The one stroke of genius as mentioned is that by combining “traditional” workloads with Kubernetes as its control plane within vSphere the single, declarative, self service experience that it potentially offers might stop IT Operations from moving to public clouds… but is that enough to stop the developers forcing their hands?

It is going to be very interesting to see this in action and how well it is ultimately received!

More on Project Pacific

The videos below give a good level of technical background into Project Pacific, while Frank also has a good introductory post here, while Kit Colbert’s VMworld session is linked in the references.

References:

https://videos.vmworld.com/global/2019/videoplayer/28407

VMworld 2019 – Session Breakdown and Analysis

Everything to do with VMworld this year feels like it’s arrived at lightning speed. I actually thought the event was two weeks away as the start of the week… but here we are… only five days away from kicking off in San Francisco. The content catalog for the US event has been live for a while now and as is recently the case, a lot of sessions were full just hours after it went live! At the moment there is huge 1348 sessions listed which include the #vBrownBag Tech Talks hosted by the VMTN Community.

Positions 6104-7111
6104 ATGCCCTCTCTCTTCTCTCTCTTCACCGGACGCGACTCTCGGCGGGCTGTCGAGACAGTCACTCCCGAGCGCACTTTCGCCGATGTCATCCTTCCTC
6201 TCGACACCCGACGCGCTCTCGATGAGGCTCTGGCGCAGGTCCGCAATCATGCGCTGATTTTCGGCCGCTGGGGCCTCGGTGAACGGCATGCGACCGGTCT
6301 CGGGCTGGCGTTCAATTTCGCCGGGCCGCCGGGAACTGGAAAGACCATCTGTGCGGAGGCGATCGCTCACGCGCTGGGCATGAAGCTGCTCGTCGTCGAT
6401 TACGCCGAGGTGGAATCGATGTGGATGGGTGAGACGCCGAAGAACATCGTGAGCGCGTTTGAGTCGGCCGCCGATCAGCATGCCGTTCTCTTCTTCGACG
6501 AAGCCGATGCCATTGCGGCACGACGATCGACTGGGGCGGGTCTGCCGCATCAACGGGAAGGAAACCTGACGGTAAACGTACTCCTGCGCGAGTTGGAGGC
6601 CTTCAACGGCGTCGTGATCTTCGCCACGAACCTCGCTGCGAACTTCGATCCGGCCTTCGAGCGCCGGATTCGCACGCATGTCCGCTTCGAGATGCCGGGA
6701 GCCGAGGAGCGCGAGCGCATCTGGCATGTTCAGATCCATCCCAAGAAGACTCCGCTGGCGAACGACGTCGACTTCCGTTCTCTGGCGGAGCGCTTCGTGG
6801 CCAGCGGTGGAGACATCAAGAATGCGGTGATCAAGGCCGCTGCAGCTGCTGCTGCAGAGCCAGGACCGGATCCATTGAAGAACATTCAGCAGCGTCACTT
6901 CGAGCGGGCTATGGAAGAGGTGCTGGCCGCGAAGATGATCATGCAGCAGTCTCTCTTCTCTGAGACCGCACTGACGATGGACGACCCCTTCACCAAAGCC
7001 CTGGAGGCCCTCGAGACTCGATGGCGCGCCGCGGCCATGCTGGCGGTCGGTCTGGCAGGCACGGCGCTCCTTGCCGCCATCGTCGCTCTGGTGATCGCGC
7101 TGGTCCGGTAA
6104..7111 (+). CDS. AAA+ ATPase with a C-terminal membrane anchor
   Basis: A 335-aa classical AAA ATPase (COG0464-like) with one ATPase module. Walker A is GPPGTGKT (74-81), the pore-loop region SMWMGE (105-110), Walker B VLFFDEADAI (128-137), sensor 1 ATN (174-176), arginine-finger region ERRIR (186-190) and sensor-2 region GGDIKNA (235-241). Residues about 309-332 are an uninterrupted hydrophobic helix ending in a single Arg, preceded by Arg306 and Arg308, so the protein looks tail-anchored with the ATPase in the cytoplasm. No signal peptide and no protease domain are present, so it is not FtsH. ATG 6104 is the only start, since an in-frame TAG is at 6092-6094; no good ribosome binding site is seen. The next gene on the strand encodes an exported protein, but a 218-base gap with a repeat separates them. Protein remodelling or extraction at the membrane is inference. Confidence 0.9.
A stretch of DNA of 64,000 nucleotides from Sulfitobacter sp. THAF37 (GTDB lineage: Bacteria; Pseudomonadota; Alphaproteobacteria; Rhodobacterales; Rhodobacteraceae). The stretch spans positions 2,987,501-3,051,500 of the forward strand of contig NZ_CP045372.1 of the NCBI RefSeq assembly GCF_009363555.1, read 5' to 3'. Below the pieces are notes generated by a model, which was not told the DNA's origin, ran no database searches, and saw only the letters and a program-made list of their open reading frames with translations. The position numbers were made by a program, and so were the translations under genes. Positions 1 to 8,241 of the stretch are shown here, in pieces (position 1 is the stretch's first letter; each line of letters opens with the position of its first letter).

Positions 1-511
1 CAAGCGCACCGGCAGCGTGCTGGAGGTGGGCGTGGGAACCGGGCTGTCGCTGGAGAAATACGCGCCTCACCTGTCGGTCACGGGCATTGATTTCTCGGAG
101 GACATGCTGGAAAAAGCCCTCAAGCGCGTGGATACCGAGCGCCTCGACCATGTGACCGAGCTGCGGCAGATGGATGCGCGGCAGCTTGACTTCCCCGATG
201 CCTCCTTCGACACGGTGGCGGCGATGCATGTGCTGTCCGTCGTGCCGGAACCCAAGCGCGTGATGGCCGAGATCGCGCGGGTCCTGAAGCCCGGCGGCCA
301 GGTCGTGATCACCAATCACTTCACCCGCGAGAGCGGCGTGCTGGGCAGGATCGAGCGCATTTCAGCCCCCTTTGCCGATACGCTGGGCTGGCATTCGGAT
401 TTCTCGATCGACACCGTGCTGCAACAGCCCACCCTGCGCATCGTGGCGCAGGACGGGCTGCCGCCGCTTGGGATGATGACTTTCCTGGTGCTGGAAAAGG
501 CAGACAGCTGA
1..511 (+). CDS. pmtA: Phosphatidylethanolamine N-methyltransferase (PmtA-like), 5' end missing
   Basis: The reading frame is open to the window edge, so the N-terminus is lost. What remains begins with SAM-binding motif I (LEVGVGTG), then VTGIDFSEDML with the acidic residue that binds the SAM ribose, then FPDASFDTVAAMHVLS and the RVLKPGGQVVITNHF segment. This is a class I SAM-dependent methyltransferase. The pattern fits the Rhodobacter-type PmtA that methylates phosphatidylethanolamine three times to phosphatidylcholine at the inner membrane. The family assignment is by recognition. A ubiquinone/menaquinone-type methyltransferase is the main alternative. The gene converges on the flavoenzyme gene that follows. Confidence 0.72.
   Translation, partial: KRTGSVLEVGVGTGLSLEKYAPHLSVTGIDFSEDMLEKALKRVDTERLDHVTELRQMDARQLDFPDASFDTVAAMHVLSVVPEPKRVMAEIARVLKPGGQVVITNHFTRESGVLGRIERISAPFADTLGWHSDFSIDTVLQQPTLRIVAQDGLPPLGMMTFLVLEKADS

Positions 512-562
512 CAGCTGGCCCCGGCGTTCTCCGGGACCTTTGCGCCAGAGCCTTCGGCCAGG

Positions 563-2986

As I do every year I like to filter through the content catalog and work out what technologies are getting the airplay at the event. It’s interesting going back since I first started doing this to see the catalog evolve with the times… certain topics have faded away while others have grown and some dominate. This ebs and flows with VMware’s strategies and makes for interesting comparison.

What first struck me as being interesting was the track names compared to just two years ago at the 2017 event: